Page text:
Let me just say I don’t wear hemp, I don’t own Birkenstocks, I do shave my armpits. I mean no offense, but I do not fit the “granola” stereotype. So, if you’re thinking, “Ew, that’s so crunchy and weird,” I assure you it’s also scientific and reasonable. If you’re thinking “Yes, finally, a crunchy topic!” read on my earthy friend. My personal experience with placenta encapsulation has been so wildly positive, I jumped at the opportunity to share it.
First, the backstory: I gave birth to my first son five years ago. It was horrible. My labor and delivery were not at all what I had hoped for, ending in a C-section. Then postpartum depression struck. I remember one day, when I was home alone, I laid the baby in his crib, walked downstairs, grabbed the car keys and stood at the front door for hours absolutely paralyzed with anxiety. I just wanted to run. It wasn’t that I hated my life or the baby, I literally didn’t feel anything at all. There was no connection between myself and my life and my son. My brain had been chemically hijacked, my body hormonally derailed, creating an absolute darkness that consumed me.
A dear friend came to visit and told me I needed help, and quickly. I ended up on an antidepressant and in therapy for the first year of my son’s life.
Fast forward to this go-round with Baby #2. As a registered nurse, I am absolutely not anti-medicine or anti-doctor, but I know there are many routes one can take to improve health and prevent illness. (Want to avoid heart disease? Then avoid the Golden Arches, etc). This brings me to my personal choice for placenta encapsulation.
Let’s think about this: A woman’s body is so powerful it grows an entire organ for pregnancy. The placenta is the epicenter of fetal health. It is a nutrient demi-god. It provides exactly what the baby needs to go from clump of cells to fully-formed little human person. Once the baby is born, it realizes the work is done and exits the building. The placenta is delivered after the baby (yes, there’s something else that has to get pushed out after the little human person) and examined. The placenta tells the story of the pregnancy and can indicate the health of the new child. But then, this incredible, awesome organ gets unceremoniously discarded into the trash. Even animals in nature are in-the-know enough to eat their placentas post-birth and not be so wasteful.
So came the big day, and Baby #2 arrived kindly, via vagina. I had diligently informed everyone caring for me during pregnancy and labor that the placenta was to be saved (very important side note for interested moms-to-be: Start this conversation and paperwork well *before* the day you show up in rip-roaring labor), and that a wonderful woman would be coming to pick it up for encapsulation. After a few weird looks and excessive (but necessary) paperwork, my fabulous placenta was safely labelled and refrigerated for take-out. A few days later I was given my jar of capsules.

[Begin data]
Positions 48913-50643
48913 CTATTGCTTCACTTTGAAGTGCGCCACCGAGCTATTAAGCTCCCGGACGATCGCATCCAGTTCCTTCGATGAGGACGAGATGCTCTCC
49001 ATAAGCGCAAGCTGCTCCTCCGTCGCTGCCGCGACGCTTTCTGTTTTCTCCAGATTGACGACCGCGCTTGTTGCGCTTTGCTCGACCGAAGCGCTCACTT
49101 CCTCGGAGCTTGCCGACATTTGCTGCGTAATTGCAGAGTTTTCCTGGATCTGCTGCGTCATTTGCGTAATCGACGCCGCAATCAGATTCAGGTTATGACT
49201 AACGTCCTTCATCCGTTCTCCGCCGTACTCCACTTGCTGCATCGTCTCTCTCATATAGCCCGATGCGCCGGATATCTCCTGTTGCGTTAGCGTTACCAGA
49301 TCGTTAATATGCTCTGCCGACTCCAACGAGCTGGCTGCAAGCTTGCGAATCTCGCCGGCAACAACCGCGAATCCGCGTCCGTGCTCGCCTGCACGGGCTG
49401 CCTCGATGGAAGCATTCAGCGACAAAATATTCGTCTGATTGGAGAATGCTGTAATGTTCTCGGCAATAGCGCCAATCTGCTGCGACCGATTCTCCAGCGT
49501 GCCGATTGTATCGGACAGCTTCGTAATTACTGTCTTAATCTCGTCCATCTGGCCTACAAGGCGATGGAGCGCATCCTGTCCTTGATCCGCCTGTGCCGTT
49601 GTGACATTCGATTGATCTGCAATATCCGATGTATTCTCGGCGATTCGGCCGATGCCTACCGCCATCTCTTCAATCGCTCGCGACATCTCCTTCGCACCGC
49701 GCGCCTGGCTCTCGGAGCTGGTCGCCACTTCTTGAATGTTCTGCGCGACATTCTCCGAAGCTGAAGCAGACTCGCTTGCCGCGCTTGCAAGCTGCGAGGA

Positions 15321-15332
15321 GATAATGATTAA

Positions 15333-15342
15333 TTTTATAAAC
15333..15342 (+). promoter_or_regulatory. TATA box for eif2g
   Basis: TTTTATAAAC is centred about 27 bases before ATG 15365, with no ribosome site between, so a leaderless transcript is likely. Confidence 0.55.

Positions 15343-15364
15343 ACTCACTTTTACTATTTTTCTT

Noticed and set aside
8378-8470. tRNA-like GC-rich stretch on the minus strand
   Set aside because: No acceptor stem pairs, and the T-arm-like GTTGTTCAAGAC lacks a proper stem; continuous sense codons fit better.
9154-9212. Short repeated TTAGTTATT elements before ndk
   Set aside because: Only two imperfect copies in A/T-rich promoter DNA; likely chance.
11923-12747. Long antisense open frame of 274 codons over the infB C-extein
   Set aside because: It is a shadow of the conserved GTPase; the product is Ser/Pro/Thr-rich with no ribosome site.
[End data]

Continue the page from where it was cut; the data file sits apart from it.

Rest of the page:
As I held the little capsules of promise in my hand, I thought, “Why not? I mean, it’s not like I’m going to taste placenta flavor, right?” I may have talked to myself for a few minutes while scoping out the gel-caps filled with dehydrated power. In the end, the promise of good health won out and I swallowed them down.
I assure you they did not taste of placenta, they did not cause me to make sacrifices to the goddess of the moon, they did not cause me to become a cannibal. However, I truly believe they did cause me to heal faster, they did improve my milk supply, they did keep me feeling emotionally even, physically strong and mentally revitalized. Everyone and your mother expects you to be over-the-moon when you bring home that newborn, but the reality is, the first few months are tough. Between the sweet little center of your universe that turns into a delirious monster when the sun goes down, the pain in your breasts, the ache in your back, your throbbing head, the dismantled soreness of your nethers, the raging hemorrhoids, the dessert thirst and the consuming hunger, postpartum can be a pretty wild ride. This postpartum experience was kittens and rainbows and sunshine compared to my first, and my personal conviction is that placenta capsules play a big role in that.
So do yourself a favor, after you’ve been totally vagical (yup, you read that right) and rocked your birth, don’t waste the goodness Mother Nature gave you. A healthy Mama is a happy Mama ready to snuggle, to bond, to be wooed and to woo the most breathtakingly beautiful person she has ever met—her precious baby. Honor your placenta and it will honor you.
If you’re curious, here are a few of the sites I found useful when I began reading about placental encapsulation, scientific research, cost, local encapsulators, etc.:
Here’s who to email for info for-the Philadelphia area encapsulator I used: firstname.lastname@example.org.
Megan King, RN, BSN, is the nurse manager at The Birth Center, in Bryn Mawr, PA. It is a free-standing, midwife-run, women’s health center. The Birth Center cares for women of all ages, including full gynecological care, pregnancy, labor, delivery, and postpartum. Megan has a BSN from the University of Pittsburgh and previously worked in the NICU, outpatient clinic, homecare, and high-risk hospital labor and delivery.